Employee engagement is a two-way process: organisations must provide the environment for employees to engage, while employees in turn have a choice about the level of engagement, they offer their employer. Engagement is a mutually reinforcing process. A significant body of evidence demonstrates a strong link between employee engagement and productivity, performance, and innovation.

In understanding the concept of employee engagement, it is worth noting the differences between attitude and behaviour and their outcomes. For example, an employee may feel committed, proud and loyal (attitude) or extend himself/herself to serve a customer (behaviour). Outcomes of this employee’s attitude and behaviour may include lower absenteeism, higher productivity, fewer customer complaints or fewer conflicts. All three aspects are important and need to be linked to build and sustain employee engagement.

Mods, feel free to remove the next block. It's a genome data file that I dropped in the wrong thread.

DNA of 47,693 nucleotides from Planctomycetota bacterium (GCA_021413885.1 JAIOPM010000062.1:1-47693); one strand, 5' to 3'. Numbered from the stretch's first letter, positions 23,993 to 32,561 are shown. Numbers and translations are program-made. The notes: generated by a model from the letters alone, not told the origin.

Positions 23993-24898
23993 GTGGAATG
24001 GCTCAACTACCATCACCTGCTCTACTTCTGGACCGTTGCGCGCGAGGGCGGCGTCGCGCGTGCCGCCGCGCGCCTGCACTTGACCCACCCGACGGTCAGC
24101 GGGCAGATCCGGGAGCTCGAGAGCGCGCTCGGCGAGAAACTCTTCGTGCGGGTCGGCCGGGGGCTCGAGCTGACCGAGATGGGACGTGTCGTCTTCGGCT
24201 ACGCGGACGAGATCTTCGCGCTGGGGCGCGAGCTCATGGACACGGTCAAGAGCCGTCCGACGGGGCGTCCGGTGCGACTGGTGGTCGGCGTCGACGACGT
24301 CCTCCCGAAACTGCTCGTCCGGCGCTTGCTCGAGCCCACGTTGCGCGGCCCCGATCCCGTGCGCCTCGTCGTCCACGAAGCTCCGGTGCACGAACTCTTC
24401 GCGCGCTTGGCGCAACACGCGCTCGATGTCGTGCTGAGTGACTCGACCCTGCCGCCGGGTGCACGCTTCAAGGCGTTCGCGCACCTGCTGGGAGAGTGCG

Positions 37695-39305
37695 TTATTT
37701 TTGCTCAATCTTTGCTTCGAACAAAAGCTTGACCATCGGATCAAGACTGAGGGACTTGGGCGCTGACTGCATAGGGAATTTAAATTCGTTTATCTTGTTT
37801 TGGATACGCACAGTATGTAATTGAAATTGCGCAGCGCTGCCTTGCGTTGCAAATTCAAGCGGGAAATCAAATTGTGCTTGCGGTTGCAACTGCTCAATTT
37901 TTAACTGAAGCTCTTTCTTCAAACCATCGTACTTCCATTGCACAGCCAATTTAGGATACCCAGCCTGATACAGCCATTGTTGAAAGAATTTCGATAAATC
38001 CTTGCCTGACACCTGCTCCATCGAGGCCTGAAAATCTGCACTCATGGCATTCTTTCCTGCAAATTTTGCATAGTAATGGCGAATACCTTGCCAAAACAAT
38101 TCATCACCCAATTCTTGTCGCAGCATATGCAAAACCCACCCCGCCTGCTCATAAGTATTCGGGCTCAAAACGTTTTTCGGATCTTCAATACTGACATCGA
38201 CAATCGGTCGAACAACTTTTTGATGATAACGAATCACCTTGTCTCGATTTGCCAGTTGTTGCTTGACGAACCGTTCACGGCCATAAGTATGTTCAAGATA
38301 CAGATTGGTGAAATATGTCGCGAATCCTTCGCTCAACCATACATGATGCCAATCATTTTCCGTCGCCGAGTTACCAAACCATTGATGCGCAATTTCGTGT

Engagement is influenced by the culture of the organisation, its leadership, the quality of communication, management styles, levels of trust, respect, the organisation’s reputation and development opportunities.

Bureaucratic organisations and heavy workloads are major barriers to engagement. Lack of trust can lead to disengagement in organisations, particularly in senior leadership. Other factors might be:

  • Job insecurity and fear of job loss
  • Unfairness, particularly in reward and benefit systems
  • Repetitive work and short cycle times
  • Highly stressful jobs
  • Poor line-management behaviour and bullying
  • Working for long periods without a break
  • Lower availability to work

ODRL has designed and delivered a range of employee engagement studies to large complex organisations.